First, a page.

By a 46 to 38 percent margin, New Jersey voters support a bill that would allow physician-assisted suicide in New Jersey, according to the most recent results from Fairleigh Dickinson University’s PublicMind poll. Garden State Democrats and Republicans are about equally likely to support the measure, and the big split among voters seems to be based on religious grounds.
Despite the national media attention the bill has received, most New Jersey residents say that they haven’t heard much about it: 55 percent say that they haven’t heard or read anything about it at all. This didn’t stop respondents from having an opinion on the bill, though: only 15 percent said that they didn’t know how they felt about it.
“Most voters simply don’t know much about the bill,” said Dan Cassino, professor of political science at Fairleigh Dickinson and an analyst for the poll. “And that means that there’s still plenty of room for people on either side of the bill to change people’s minds.”
Much of the opposition to the bill comes from people who attend church services regularly. About 1 in 3 New Jersey voters (32%) say that they attend religious services at least every week, and only 23 percent of them support the measure. A similar number of voters (33%) in the state go to services only for special occasions, or never: 67 percent of them support the measure. In contrast, support was evenly divided between Republicans and Democrats. Half of Democrats (52 percent) support the measure, along with 45 percent of Republicans and 41 percent of independents.
“This is an issue that hasn’t really been politicized, at least not in New Jersey,” said Cassino. “People can’t generally turn to political leaders for advice on how to feel about it, so they’re relying on religious views instead.”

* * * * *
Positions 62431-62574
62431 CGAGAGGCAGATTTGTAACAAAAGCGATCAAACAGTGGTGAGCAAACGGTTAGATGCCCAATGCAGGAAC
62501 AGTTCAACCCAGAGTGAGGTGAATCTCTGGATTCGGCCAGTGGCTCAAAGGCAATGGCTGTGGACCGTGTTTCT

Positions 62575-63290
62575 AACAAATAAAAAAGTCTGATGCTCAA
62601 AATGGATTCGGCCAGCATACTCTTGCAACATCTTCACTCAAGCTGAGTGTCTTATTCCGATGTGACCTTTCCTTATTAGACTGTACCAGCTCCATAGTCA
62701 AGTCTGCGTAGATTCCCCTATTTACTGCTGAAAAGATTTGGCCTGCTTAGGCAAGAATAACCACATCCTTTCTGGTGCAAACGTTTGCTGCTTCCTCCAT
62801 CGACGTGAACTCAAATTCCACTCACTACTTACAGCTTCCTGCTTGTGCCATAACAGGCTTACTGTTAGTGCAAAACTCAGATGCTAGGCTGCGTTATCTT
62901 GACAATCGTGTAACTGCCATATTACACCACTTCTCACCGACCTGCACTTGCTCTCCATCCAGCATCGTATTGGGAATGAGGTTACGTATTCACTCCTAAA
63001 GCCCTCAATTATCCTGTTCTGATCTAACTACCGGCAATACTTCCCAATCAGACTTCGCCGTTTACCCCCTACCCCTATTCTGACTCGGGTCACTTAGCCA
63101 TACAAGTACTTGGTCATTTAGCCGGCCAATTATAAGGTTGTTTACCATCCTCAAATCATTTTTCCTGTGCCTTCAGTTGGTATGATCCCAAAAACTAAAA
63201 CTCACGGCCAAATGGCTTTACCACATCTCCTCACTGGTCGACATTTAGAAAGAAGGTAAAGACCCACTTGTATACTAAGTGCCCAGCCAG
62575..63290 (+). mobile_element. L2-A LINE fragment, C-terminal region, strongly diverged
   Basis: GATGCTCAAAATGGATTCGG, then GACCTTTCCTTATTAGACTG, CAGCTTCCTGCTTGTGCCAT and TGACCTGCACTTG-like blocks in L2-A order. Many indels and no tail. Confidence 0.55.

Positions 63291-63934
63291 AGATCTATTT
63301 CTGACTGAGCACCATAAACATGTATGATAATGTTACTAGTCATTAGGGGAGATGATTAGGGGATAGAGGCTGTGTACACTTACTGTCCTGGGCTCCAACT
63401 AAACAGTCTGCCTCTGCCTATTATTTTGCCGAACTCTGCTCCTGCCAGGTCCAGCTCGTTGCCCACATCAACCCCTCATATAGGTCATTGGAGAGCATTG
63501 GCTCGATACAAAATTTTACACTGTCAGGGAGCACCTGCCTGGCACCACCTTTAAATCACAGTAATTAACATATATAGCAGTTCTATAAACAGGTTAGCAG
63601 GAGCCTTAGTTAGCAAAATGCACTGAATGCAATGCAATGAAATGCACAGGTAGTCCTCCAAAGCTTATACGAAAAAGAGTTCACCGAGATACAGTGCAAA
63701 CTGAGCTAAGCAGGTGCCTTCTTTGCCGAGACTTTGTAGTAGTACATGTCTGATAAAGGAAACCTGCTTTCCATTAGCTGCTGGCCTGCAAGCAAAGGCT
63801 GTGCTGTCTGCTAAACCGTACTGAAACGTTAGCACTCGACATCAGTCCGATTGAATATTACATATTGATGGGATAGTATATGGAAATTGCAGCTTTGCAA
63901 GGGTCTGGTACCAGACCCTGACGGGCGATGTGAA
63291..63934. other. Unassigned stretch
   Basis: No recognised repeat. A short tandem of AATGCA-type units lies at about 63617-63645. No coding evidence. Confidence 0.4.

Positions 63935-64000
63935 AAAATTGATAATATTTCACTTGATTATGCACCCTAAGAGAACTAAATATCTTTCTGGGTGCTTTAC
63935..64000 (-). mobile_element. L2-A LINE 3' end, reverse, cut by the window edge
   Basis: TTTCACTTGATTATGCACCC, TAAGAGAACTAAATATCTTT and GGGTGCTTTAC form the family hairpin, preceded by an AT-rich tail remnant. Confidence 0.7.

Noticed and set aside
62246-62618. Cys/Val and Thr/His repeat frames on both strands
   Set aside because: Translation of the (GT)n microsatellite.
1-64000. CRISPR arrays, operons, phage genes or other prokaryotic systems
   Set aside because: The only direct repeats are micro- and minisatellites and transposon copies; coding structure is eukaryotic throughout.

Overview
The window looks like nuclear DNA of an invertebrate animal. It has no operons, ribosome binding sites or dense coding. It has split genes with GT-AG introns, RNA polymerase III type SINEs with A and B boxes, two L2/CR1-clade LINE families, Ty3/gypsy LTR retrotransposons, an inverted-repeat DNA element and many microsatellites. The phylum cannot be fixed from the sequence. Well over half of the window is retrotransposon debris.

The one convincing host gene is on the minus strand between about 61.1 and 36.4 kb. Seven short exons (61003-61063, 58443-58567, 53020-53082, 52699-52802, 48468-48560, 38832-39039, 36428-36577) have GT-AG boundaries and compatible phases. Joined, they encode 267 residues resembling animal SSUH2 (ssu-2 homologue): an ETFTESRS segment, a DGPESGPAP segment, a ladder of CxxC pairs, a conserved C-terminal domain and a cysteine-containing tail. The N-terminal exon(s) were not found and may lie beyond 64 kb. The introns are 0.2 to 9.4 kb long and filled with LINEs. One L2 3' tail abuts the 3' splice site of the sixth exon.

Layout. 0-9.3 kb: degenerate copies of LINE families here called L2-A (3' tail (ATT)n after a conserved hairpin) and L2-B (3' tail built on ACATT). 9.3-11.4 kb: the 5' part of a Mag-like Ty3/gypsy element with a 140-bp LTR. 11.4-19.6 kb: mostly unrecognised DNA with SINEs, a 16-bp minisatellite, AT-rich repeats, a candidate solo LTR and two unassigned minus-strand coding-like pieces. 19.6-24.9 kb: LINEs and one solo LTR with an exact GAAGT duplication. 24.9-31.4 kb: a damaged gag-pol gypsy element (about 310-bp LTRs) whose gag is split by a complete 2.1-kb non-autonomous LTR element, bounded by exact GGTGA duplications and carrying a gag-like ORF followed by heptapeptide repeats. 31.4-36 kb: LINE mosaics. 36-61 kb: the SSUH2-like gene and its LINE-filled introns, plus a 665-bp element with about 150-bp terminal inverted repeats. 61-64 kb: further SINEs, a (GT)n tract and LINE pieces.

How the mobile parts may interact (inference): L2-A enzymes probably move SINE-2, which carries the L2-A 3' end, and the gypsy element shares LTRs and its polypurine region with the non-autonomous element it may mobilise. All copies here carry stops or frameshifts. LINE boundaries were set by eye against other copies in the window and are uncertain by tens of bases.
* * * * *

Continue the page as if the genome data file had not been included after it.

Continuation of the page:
Interestingly, age does not seem to play a role in determining how people feel about the bill. About half (49 percent) of residents under the age of 60 say that they support the measure, while 40 percent of voters over 60 do. However, that difference can largely be accounted for by the increased religious participation of older New Jersey residents.
“You might think that older voters would oppose the measure,” said Cassino. “But for every older person who is worried about having the plug pulled on them prematurely, there’s another who wants more control over their end of life decision-making.”
Introduced by Assemblyman John Burzichelli (D-Gloucester), the bill would allow patients with less than six months to live to request a prescription for fatal medications. The patient would have to request the drugs three times, including once in writing, and have their request approved by two different doctors. Patients with any psychiatric issues would not be able to get a prescription, and once the drugs were prescribed, the patient would be required to administer the fatal dose to themselves. Hospitals and other health care providers could disallow their doctors from participating in the program. Three other states – Oregon, Washington and Montana – currently allow terminally ill patients to receive fatal doses of medication. Massachusetts voted last month on a ballot issue that would have allowed it, but the voters decided against it, 49 percent to 51 percent. The New Jersey bill was introduced at the end of September, and has yet to be scheduled for a vote.
“The restrictions placed on the New Jersey version of the bill render it mostly symbolic,” said Cassino. “But both sides – perhaps correctly – see it as the opening fight in a much bigger war over what they see as patient rights and the sanctity of life.”
The Fairleigh Dickinson University poll of 433 registered voters statewide was conducted by telephone using both landlines and cell phones from October 26 through October 29, 2012, and has a margin of error of +/-4.7 percentage points.